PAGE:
Fifa has said that – if Caf hands over centralised rights to World Cup qualifiers – it can double the revenue African football’s governing body currently earns from the property.
Fifa general secretary Fatma Samoura has written to the Caf member nations, calling on them to sign a mandate that would Fifa to collectively sell their media rights rights for qualifying matches to the 2022 and 2026 editions of football’s showpiece event.
Centralised rights to Caf qualifiers to the 2014 and 2018 Fifa World Cups were sold by Caf to agencies Sportfive – now Lagardère Sports – and B4 Capital. But following the 2018 Fifa World Cup, African nations announced that they would be opting to sell media rights individually after having centralised the sales process in the two previous cycles. More mature markets in Africa – particularly Egypt, South Africa and Nigeria – were keen to sell their rights individually and felt certain that they could generate higher revenues by moving away from centralisation.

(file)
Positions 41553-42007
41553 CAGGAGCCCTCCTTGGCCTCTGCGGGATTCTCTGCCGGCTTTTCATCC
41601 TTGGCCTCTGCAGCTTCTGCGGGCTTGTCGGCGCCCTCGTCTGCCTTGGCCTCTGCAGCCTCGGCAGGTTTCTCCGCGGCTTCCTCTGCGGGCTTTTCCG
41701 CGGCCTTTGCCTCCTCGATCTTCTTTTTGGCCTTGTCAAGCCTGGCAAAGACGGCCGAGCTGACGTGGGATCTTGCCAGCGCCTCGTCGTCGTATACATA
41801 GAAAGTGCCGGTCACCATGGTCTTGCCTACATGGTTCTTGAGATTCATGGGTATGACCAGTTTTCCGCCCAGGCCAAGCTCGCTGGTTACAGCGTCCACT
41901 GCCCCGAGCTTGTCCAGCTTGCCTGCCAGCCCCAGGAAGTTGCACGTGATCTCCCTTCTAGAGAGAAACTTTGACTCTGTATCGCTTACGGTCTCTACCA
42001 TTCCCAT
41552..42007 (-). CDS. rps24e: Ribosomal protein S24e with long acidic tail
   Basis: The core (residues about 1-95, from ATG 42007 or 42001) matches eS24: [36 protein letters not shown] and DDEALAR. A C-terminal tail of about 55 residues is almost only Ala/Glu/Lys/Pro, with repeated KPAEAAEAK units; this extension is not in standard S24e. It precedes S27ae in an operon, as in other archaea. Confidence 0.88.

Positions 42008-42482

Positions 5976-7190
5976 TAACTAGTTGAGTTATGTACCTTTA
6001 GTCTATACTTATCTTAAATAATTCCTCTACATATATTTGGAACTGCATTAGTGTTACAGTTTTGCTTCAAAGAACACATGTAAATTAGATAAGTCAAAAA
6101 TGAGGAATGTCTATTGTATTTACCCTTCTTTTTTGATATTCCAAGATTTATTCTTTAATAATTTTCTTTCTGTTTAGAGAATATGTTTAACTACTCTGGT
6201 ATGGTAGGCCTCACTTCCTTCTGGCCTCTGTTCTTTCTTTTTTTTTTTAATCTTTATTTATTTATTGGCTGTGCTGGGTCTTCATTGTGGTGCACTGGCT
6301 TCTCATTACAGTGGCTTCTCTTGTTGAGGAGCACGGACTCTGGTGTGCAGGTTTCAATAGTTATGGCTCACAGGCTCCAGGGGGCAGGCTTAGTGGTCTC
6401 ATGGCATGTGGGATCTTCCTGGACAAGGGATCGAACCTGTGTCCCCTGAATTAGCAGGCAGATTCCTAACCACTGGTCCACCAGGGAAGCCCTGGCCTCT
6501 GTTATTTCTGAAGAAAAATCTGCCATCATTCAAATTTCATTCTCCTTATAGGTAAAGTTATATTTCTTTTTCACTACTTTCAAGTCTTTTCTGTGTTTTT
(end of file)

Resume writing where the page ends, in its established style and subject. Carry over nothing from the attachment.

Samuora now writes that Fifa believes it could double the revenues generated for qualifying matches to the 2026 World Cup when compared to the 2018 qualifiers, and match the 2018 figures with the 2022 sales.
The mandate outlines how Fifa intends to centralise the rights with the governing body saying that it will redistribute net revenues to the member nations and that the amount returned to Caf nations will be decided “following consultation” and “after deduction of relevant expenses, such as production and sales costs.”
Caf nations have until August 21 to respond.
Fifa is also studying the possibility of centralising sponsorship rights to World Cup qualifiers in the Caf region, including the official match ball, presenting sponsor and pitchside advertising boards.
The distribution of rights by Lagardère Sports and B4 excluded South Africa’s qualifying matches which were sold by the South African Football Association.
The Lagardère Sports-B4 agreement for the 2014 World Cup qualifiers was announced eight years ago by CAF as a $23m (€20.6m) agreement covering centralised broadcast and sponsorship rights.